Alaska News

Alaska ferry service dodges vetoes but not a big budget cut

The Alaska Marine Highway System escaped the veto pen, but it didn’t avoid the budget knife.

According to a draft winter schedule released late Monday by the Alaska Department of Transportation and Public Facilities, budget cuts approved by the Alaska Legislature will mean no ferry service for Prince William Sound communities, including Cordova, for more than six months. Kodiak and Unalaska will go without service for 3 1/2 months. Juneau will have no northbound service between Jan. 15 and March 1.

The schedule was first reported by KHNS-FM radio in Haines.

The draft schedule indicates that by mid-January, only one of the state’s 11 ferries will be operating, and that ship will be on the route to Bellingham, Washington. There will be no intra-state ferry service anywhere in Alaska for two weeks.

In an email to its members, the Cordova Chamber of Commerce wrote of the schedule, “That’s seven months without connection to the surface road system for five communities.”

The chamber asked its members to write DOT and urge the agency to reconsider the schedule. It provided a list of talking points, including one that explained, “Most of our community’s perishable food comes in via ferry. Without ferry access, there will be very limited if any access to fruits, vegetables, dairy products for over half the year.”

The same email also urged members to write legislators in support of House Bill 2001, a proposal that would reverse Dunleavy’s budget cuts and fix the state’s capital budget.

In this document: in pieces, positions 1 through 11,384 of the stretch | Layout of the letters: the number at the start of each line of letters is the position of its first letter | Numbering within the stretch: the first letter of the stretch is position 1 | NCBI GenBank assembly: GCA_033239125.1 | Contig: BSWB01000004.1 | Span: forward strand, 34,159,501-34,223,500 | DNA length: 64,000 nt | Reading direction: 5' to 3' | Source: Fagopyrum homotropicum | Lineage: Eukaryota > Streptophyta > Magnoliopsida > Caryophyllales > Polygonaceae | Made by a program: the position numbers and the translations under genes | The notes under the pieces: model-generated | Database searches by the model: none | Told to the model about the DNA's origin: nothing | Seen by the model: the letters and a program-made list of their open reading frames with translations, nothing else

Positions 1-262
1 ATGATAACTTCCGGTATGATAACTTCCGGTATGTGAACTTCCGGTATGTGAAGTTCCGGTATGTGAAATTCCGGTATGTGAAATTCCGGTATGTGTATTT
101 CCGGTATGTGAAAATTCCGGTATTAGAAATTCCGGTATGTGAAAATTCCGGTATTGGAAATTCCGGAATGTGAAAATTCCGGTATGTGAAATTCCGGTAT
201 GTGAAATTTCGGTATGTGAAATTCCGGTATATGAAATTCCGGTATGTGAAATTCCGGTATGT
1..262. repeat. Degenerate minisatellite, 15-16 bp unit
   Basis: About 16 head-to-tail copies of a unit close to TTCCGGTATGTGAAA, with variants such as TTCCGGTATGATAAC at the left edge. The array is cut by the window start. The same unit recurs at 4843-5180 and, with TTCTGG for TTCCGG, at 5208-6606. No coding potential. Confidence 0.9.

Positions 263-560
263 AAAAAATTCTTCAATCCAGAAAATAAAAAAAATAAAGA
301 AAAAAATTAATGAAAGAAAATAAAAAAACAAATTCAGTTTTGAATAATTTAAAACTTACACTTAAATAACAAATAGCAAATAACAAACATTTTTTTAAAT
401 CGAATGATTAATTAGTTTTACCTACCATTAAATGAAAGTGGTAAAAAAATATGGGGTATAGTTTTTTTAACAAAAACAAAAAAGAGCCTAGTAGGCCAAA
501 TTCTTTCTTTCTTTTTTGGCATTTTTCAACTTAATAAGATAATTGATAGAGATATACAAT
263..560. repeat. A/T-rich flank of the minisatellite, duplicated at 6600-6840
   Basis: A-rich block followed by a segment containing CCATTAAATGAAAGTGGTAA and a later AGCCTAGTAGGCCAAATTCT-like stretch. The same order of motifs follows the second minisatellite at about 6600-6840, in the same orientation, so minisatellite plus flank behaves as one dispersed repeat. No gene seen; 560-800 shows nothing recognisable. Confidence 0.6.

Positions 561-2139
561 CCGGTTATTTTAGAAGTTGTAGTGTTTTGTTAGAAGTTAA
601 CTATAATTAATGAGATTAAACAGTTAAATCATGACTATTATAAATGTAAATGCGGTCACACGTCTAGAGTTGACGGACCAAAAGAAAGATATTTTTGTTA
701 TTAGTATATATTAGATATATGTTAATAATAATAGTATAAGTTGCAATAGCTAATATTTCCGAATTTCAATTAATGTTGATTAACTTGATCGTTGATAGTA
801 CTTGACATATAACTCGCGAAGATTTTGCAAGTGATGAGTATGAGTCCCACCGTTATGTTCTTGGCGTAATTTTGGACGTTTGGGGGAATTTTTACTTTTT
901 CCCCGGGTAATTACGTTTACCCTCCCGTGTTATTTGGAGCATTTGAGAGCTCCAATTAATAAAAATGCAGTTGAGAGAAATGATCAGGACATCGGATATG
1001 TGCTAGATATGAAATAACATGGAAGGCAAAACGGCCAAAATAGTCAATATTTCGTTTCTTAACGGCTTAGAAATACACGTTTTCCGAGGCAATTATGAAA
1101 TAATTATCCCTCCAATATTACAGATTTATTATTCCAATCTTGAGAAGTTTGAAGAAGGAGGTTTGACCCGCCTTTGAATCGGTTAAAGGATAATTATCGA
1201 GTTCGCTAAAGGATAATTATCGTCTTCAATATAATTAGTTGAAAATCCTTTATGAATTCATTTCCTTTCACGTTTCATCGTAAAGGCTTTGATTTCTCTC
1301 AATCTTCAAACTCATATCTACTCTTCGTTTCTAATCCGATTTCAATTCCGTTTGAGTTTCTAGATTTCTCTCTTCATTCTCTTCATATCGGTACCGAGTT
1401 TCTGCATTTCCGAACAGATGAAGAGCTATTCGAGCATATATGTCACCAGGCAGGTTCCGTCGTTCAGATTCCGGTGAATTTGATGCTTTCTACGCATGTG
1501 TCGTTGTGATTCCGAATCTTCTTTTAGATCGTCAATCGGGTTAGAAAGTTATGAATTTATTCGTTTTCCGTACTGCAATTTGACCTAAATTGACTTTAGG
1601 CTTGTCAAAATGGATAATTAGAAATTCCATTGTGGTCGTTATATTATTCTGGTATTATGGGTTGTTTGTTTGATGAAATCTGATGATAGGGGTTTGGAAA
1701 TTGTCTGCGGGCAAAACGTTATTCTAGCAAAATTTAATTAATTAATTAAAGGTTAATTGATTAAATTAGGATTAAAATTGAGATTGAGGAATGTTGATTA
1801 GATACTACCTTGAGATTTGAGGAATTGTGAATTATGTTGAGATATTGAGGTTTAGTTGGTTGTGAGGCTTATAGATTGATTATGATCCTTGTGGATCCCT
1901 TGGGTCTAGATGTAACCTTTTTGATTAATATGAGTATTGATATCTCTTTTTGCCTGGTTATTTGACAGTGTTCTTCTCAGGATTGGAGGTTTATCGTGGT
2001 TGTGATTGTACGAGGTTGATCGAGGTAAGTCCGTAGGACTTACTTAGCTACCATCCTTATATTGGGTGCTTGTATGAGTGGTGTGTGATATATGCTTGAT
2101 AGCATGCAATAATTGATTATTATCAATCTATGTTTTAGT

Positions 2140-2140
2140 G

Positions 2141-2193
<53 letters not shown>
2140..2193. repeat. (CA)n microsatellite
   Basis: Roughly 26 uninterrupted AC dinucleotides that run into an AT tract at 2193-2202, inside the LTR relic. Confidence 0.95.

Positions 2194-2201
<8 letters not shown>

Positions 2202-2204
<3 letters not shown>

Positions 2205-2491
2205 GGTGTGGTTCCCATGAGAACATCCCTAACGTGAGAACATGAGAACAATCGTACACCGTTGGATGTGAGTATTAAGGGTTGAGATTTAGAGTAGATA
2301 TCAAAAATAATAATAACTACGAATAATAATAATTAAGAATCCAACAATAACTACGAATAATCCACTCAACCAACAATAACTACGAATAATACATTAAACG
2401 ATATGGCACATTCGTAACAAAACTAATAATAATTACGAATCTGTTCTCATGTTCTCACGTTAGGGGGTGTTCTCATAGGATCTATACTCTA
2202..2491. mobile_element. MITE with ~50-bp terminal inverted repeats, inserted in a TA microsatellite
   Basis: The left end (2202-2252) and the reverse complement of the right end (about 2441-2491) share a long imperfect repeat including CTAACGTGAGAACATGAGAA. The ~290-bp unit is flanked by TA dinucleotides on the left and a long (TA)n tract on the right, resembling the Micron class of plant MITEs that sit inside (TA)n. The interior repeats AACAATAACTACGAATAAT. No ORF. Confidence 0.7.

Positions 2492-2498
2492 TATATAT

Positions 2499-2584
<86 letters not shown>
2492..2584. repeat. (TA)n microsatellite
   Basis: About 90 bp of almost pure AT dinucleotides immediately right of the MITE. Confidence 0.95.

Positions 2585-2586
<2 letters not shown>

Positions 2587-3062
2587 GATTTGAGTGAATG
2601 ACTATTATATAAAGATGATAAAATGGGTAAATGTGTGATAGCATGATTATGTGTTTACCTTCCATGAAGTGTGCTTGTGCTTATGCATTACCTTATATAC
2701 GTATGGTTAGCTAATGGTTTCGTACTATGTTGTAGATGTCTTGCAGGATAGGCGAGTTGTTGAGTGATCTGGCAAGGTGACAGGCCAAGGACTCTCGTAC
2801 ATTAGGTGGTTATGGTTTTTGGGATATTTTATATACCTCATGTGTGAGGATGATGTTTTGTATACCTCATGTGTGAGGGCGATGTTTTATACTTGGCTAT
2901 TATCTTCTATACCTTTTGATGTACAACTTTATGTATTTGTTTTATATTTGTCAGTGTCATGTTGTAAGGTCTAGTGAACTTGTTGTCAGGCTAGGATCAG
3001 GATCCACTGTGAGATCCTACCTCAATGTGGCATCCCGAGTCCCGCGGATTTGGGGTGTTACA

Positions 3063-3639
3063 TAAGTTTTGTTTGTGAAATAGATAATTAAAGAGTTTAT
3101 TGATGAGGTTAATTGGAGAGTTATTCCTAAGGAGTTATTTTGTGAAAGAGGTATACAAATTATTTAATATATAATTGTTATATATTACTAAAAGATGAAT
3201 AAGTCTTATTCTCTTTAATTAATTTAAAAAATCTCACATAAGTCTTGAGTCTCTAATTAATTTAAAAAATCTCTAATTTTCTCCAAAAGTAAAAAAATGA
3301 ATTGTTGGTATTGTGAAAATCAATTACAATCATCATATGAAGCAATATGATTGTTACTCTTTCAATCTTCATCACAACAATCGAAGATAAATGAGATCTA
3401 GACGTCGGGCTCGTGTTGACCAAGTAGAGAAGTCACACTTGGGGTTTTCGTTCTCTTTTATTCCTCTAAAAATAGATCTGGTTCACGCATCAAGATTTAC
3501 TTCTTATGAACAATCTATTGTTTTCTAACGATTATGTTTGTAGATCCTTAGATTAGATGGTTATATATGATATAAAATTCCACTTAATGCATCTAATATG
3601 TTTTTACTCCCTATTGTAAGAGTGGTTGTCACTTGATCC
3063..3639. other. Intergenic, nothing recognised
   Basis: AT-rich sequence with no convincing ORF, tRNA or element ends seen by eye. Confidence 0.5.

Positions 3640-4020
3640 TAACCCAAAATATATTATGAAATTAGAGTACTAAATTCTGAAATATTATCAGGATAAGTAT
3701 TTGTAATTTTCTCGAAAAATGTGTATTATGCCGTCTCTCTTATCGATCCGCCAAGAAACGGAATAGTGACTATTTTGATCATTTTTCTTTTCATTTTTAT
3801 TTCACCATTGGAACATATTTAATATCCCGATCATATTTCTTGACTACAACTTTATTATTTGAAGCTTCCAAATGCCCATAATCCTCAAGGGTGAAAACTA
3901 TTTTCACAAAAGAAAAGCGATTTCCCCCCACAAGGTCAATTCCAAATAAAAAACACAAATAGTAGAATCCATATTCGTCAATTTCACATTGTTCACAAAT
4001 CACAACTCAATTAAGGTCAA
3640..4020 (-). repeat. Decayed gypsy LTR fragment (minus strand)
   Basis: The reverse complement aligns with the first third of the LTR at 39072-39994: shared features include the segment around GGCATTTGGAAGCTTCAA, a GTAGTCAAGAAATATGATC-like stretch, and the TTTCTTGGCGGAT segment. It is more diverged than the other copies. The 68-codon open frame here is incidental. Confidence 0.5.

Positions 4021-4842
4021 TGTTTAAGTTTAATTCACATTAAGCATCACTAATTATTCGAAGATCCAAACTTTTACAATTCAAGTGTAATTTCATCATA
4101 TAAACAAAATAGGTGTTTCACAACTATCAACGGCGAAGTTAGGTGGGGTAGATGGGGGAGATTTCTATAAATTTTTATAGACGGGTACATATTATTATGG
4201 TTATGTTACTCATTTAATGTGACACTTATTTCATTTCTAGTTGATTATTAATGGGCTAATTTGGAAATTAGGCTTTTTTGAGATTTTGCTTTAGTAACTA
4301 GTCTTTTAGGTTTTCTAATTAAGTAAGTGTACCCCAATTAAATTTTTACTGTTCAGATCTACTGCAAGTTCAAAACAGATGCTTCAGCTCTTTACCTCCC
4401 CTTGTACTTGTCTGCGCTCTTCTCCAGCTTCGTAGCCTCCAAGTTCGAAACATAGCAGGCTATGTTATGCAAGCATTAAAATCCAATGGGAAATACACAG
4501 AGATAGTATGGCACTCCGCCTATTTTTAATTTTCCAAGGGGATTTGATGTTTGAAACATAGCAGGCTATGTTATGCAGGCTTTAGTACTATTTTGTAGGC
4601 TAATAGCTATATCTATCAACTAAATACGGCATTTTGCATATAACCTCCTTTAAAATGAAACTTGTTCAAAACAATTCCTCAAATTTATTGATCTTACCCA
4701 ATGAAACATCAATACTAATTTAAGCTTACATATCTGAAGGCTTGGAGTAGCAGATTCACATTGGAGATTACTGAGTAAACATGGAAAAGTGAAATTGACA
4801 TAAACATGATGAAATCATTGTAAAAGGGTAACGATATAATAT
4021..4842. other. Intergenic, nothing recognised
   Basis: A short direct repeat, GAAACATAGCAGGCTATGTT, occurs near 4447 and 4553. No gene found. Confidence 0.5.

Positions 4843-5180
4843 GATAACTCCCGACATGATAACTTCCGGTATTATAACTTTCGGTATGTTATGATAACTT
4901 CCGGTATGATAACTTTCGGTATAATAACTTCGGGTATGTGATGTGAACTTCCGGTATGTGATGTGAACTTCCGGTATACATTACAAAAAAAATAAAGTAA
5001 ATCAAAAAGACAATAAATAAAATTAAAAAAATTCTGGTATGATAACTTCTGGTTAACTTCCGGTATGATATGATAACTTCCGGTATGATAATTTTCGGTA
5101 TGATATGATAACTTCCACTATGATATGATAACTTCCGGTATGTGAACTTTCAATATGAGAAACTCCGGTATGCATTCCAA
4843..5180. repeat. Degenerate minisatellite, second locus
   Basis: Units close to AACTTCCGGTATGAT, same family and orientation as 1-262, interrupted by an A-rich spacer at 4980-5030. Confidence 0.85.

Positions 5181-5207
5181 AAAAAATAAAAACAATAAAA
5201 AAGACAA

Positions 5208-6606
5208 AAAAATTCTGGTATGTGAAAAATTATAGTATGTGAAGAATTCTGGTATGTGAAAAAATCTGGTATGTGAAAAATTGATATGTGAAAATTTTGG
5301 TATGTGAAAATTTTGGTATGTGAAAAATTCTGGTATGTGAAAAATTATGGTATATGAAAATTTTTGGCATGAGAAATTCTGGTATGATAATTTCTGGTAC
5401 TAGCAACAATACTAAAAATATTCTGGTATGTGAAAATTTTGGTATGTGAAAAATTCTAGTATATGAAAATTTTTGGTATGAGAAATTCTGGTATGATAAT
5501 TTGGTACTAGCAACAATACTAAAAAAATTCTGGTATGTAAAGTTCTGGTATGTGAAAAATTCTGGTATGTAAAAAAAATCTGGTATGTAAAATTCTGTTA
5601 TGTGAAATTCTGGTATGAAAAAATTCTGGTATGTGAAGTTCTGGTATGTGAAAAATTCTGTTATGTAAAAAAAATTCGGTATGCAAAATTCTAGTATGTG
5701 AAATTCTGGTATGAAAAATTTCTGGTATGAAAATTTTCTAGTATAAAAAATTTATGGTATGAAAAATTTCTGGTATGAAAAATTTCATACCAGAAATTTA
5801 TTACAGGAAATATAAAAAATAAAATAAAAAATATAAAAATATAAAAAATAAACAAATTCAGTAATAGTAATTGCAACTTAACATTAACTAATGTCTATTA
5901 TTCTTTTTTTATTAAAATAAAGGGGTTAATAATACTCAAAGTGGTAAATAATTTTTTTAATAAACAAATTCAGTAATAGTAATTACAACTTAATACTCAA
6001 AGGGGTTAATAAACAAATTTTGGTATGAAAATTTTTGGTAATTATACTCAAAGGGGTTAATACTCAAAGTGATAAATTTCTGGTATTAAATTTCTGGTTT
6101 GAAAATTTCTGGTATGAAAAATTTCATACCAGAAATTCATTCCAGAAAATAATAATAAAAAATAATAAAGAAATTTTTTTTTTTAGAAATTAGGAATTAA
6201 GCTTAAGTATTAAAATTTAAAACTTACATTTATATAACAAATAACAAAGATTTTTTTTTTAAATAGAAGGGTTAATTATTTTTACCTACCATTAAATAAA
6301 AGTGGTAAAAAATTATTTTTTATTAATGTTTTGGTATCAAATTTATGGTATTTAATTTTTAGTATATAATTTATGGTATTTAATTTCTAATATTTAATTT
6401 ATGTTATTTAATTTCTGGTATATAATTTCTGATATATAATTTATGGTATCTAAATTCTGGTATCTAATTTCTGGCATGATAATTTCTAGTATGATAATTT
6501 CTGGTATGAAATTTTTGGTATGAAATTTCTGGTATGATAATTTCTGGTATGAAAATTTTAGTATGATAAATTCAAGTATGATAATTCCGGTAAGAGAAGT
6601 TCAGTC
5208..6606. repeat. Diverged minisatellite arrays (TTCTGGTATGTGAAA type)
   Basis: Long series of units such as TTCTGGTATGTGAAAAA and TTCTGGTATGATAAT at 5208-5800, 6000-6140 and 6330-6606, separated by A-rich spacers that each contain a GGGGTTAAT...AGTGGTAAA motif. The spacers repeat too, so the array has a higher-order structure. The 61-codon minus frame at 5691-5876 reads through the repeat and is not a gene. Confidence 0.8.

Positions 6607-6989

In a meeting of the state’s Marine Transportation Advisory Board on Tuesday, Kodiak Mayor Pat Branson said, “I don’t think it’s comfortable for any coastal community. ... You can’t fly cars on the plane. You can’t fly lumber on the plane.”

Karl Becker, a longtime Cordova resident, said by email that the lack of services “is UNPRECEDENTED in the 43 years I’ve lived in Cordova.”

The reduction is a direct result of the Legislature’s decision to cut the state ferry system budget by $43.6 million in the fiscal year that starts July 1.

In the fiscal year that ended June 30, the budget of the Alaska Marine Highway System was just under $140 million. As signed into law by the governor, it shrank to $96.4 million. While the governor had proposed even more significant cuts to the system’s budget in February, he declined in June to make further cuts with his veto pen.

Sen. Jesse Kiehl, D-Juneau, pointed out that this year’s cuts follow years of other decreases.

“It’s about a third of what we funded the ferries a few years ago. It’s going to be really hard to meet Alaskans’ needs,” he said.

Even without vetoes, the cuts are significant enough to leave the ferry system without sufficient money to run all of its ships. The ferries Columbia and Fairweather will be tied to the dock throughout the winter. The ferry Kennicott will be tied to the dock until the end of 2019. The ferry LeConte will be tied up from mid-January through March. The ferry Aurora, which serves Juneau, Haines and Skagway, will be tied up starting Dec. 5.

The normal winter overhaul schedule takes other ferries offline for various periods this winter, and three ferries — including the new Hubbard and Tazlina — will be unusable because of dockyard work.

“We’re really concerned, of course,” said Sen. Gary Stevens, R-Kodiak. “This is just a first draft, and there’s a chance to talk to the DOT folks and try to make them aware of the damage this’ll do.”

According to an email from DOT, the agency is taking public comments on the draft winter schedule through July 26. Comments can be emailed to

The agency has also scheduled a teleconference for Alaskans to offer comments by phone. That is scheduled for July 29, with Southeast residents asked to call starting at 10 a.m. and Southwest and Southcentral residents scheduled for 1:30 p.m. The number to call is 1-515-604-9000, access code 279613.

James Brooks

James Brooks was a Juneau-based reporter for the ADN from 2018 to May 2022.